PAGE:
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Wednesday, November 25, 2020

Maritime Logistics Professional

September 8, 2020

Panama Canal Launches Tender for Water Management System

© Matthias Koch / Adobe Stock

© Matthias Koch / Adobe Stock

The Panama Canal will implement water management solutions to improve the quantity, quality and control of its water supply, which it says is "a critical priority" as it continues to grapple with constrained water levels.

As a result of climate variability, the Panama Canal watershed experienced its fifth driest year in 70 years in 2019. This unprecedented drought constrained water levels severely at Gatun and Alhajuela Lakes, the main sources of water for the Canal and half of Panama's population. Despite extensive use of water conservation measures at the Canal already, water levels were projected to drop below operational levels that would cause unprecedented an impact on customers if no further adjustments were made accordingly.

Faced with this scenario, the Canal implemented measures such as a charge for fresh water that came into effect in February, on top of water conservation practices already in place. These measures allowed the Canal to secure a steady draft after less than three months. Today, the draft level is 49 feet, the highest offered in more than 12 months.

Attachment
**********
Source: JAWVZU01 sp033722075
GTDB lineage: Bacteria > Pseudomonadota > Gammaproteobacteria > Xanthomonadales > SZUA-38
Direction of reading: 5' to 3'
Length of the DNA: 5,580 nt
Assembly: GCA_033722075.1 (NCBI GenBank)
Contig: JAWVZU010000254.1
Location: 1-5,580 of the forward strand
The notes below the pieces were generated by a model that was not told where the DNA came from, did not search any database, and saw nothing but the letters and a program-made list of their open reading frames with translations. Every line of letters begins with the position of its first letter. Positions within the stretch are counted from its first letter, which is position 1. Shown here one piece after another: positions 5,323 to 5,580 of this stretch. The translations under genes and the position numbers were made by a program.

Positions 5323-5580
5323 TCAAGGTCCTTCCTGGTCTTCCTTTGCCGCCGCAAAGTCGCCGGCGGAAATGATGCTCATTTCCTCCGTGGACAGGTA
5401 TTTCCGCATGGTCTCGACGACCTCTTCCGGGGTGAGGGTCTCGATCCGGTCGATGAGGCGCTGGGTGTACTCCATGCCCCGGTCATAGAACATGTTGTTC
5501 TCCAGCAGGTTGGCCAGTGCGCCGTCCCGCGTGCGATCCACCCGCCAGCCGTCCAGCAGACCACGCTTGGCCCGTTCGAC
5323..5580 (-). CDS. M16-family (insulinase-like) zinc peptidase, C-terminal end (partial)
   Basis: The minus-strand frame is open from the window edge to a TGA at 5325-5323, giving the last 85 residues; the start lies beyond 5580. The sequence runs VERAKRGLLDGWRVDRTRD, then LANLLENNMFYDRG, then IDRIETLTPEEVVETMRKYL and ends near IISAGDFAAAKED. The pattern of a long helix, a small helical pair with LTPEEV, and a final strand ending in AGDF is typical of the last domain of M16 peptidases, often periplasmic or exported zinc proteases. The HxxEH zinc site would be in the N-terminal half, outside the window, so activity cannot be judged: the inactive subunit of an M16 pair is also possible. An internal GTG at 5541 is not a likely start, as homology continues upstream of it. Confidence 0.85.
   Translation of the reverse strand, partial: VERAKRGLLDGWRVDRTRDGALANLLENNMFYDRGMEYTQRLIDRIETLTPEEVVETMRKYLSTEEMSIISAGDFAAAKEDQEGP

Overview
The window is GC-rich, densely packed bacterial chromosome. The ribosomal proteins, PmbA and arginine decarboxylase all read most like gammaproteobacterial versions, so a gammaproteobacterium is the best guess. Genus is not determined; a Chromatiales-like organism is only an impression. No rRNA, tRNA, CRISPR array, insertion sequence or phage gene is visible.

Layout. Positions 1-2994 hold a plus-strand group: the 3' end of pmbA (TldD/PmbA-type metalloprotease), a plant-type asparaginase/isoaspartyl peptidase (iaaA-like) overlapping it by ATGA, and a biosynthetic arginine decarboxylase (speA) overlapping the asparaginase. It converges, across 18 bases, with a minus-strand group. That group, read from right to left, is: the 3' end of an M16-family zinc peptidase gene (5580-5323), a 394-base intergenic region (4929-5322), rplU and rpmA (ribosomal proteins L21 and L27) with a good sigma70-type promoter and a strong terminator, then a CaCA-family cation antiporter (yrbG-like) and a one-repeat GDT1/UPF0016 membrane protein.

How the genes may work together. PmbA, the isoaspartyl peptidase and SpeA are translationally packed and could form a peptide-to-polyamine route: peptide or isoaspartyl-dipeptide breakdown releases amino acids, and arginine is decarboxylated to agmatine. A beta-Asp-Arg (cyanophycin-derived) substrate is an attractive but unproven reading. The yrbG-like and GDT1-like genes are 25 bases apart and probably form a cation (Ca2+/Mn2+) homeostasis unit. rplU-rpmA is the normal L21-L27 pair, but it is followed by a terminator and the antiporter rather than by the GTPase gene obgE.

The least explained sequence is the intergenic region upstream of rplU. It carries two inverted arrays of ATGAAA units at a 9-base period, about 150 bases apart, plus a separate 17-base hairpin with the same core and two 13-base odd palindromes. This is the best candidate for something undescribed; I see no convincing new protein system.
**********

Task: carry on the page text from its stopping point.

The Panama Canal today published a Request for Qualifications (RFQ) for the pre-qualification of potential offerors for the engineering, design and construction of a new water management system that will guarantee an adequate water supply for both Canal operations and local consumption for the next 50 years.

Interested bidders must submit their Statement of Qualification (SOQ) by November 12, 2020, and the Canal plans to shortlist the most-qualified firms by the end of year. After this time, each pre-selected bidder will be invited to submit his or her best value proposals for a portfolio of water management projects at the waterway.

“Securing sustained, operational water levels is paramount for the long-term viability of the Panama Canal. The historically low levels of water in the recent years only exacerbated the need to adopt a comprehensive plan,” said Panama Canal Administrator Ricaurte Vásquez. “As the Canal’s largest investment since the Expanded Canal in 2016, I am confident this move will safeguard the waterway’s future as one of the most important hubs for global commerce. To achieve this, we are investing in an innovative system to address water quantity, quality and control effectively.”